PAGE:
Below 0.5% you have a large number of other flavourings and the vitamins. I'm not necessarily interested in the nutritional value of the Ensure drinks, although it does bring to mind Sidney Mintz's writing on sugar and how it went from a luxury product to a main source of calories for Europe and America. For this piece of writing, the ingredients list serves to show that the drinks are not food and they are not meant to be understood as food. Rather, they are meant to be understood as a technology, a scientific fact you can drink. The experience of consuming a bottle of Ensure, even willingly, is very different from the experience of eating food.
  The entire point of the technology is nutrition without food. When the Suffragettes were on hunger strike, they were force fed a cooled, blended mixture of boiled cabbage and water. Alongside the fact that the Suffragettes were fed through rubber tubes pushed down their throats, while being held down by nurses and doctors, you begin to get an idea of the very particular experiences of force feeding created by the technologies available at the time.
 Meal replacement drinks are presented by their makers as a 'neutral' form of nutrition (particularly the Jevity brand which is flavourless, or more correctly, it has no added flavour). With their medicinal packaging, they play an illustrative role for the US government when it describes its force feeding as lifesaving medical care or treating malnutrition in prisoners.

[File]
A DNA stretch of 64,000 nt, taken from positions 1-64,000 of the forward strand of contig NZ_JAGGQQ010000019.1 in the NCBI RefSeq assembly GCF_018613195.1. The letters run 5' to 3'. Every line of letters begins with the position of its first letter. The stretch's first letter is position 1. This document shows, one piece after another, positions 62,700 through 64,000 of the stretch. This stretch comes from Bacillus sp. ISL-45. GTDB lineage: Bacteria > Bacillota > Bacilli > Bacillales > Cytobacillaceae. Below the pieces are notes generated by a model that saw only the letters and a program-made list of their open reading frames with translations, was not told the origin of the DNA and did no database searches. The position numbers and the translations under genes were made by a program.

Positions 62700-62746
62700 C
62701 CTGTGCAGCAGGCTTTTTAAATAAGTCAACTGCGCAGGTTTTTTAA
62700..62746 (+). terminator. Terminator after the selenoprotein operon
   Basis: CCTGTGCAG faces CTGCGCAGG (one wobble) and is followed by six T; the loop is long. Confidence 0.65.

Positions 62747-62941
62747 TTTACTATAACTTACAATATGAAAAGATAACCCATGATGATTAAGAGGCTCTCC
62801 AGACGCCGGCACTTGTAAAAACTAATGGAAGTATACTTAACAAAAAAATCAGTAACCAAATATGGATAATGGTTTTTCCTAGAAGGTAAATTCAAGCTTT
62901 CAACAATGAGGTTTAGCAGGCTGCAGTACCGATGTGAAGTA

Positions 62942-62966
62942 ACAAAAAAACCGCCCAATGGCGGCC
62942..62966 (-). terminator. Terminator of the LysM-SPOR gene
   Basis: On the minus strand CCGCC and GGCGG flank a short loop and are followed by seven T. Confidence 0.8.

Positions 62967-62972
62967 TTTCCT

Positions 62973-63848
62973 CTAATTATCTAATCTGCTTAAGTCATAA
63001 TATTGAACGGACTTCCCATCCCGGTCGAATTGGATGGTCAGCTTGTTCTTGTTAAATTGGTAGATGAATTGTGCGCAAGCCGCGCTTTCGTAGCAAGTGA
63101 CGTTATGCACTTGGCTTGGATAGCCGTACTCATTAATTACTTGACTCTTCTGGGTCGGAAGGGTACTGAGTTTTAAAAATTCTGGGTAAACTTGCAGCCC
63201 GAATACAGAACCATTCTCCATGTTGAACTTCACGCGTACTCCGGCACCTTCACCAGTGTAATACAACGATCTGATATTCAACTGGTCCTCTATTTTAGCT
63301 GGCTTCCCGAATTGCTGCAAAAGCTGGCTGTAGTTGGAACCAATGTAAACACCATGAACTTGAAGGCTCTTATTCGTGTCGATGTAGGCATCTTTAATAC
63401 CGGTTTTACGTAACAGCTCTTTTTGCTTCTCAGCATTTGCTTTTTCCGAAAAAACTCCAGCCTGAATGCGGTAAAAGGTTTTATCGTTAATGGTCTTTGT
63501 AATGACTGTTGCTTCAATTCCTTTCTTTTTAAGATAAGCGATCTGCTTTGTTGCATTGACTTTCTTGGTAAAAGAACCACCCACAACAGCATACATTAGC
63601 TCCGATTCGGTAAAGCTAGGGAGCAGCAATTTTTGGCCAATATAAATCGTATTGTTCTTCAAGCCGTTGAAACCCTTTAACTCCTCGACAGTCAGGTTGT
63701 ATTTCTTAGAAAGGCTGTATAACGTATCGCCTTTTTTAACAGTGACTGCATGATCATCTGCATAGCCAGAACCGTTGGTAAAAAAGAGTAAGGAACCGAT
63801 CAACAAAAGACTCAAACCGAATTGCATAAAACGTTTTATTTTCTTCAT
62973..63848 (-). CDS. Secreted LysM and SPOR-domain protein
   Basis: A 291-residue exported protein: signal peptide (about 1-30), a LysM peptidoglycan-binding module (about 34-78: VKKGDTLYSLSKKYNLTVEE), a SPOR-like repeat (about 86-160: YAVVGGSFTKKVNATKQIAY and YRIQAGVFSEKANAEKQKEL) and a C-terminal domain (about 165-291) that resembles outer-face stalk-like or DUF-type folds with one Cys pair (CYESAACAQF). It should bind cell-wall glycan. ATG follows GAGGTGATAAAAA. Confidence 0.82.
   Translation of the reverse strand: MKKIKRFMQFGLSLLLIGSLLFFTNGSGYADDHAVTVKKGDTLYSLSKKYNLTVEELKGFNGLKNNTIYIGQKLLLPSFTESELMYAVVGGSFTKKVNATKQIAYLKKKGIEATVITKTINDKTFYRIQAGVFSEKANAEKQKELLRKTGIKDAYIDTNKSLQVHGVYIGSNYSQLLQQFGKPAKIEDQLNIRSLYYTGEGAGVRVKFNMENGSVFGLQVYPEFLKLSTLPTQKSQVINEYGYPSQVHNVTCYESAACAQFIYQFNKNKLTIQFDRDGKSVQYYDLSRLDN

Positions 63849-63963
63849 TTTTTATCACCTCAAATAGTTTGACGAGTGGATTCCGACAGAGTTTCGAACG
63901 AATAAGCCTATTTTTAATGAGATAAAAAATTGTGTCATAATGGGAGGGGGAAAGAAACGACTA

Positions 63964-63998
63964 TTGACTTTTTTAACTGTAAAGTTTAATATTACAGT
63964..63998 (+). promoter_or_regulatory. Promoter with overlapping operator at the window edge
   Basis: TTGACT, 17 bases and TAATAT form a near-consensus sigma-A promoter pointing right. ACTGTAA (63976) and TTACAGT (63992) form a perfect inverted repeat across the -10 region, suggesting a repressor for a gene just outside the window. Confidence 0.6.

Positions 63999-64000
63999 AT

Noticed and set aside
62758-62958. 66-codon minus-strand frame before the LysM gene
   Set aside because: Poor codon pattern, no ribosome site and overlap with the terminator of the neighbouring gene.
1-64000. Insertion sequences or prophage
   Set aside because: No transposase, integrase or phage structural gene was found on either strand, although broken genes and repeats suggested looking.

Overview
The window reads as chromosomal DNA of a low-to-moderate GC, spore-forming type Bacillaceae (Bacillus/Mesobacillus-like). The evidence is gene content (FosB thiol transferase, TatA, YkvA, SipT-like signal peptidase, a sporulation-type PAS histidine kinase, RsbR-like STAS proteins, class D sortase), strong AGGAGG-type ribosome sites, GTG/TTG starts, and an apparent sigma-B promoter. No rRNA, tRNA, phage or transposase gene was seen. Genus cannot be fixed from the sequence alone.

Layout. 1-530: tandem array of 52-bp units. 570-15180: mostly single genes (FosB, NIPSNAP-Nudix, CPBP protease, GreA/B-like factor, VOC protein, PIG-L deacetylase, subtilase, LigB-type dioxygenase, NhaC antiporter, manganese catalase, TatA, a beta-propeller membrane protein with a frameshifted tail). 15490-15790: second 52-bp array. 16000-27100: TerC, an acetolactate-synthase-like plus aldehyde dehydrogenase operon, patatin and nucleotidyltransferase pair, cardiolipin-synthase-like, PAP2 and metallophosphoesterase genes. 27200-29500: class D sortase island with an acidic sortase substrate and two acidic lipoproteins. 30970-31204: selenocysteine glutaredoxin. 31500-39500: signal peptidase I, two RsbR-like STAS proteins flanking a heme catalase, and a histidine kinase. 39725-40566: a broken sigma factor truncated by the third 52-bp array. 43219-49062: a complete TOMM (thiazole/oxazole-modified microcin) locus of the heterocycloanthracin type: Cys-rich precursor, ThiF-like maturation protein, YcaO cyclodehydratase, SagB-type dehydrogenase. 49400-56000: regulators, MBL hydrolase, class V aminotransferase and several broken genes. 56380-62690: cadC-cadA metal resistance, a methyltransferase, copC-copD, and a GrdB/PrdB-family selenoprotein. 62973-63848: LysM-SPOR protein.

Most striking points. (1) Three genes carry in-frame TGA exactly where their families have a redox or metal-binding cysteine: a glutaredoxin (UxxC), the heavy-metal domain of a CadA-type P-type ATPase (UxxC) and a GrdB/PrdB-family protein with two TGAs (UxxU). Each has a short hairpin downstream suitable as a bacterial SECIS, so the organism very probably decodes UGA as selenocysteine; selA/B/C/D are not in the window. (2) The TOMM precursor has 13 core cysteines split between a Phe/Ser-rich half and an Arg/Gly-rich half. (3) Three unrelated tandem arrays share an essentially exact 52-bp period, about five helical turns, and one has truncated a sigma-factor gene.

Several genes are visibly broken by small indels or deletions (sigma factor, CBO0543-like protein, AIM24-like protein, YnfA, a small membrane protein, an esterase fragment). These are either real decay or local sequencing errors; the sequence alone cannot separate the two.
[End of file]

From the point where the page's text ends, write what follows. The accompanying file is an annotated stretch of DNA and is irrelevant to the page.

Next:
But nothing is really flavourless, and even though the flavoured or unflavoured liquid travels down to the stomach in a tube, bypassing the organs of taste and removing the mouthfeel normally associated with food. I still wonder about the flavour of the materials in the prisoner's stomach. Already nauseous from the Ludocaine and from the tube pushed down their nose, I imagine them back in their cell, burping up the flavours of the liquid - the synthetic vanilla of the Ensure, or the textural oilyness of the unflavoured Jevity. This is a form of trauma - the repetition of an original experience that bypassed the body's normal processing. 
  By replacing solid food with a limited range of meal replacement liquids, the force feeding procedure bypasses the metaphorical idea of taste as an expression of preference. Like the five point restraint chair, using certain food replacement products limits the possible decisions that the prisoner can make for themselves. The range of possible experience (the virtual realm) is limited to a singular reality decided by the prison. Perhaps the prisoner can express a preference for Jevity over Ensure, or maybe even a particular flavour of Ensure - but the decision will not be based on the taste of that particular flavour as it is consumed, but on what it feels like to taste the burps they do when they're sitting red eyed and nauseous in their cell a few hours later.

In a future post I'll describe the ideological infrastructures that, alongside these technologies, shape force feeding as a contemporary practice, and how they impact on the procedure as a form of subtractive mediated reality.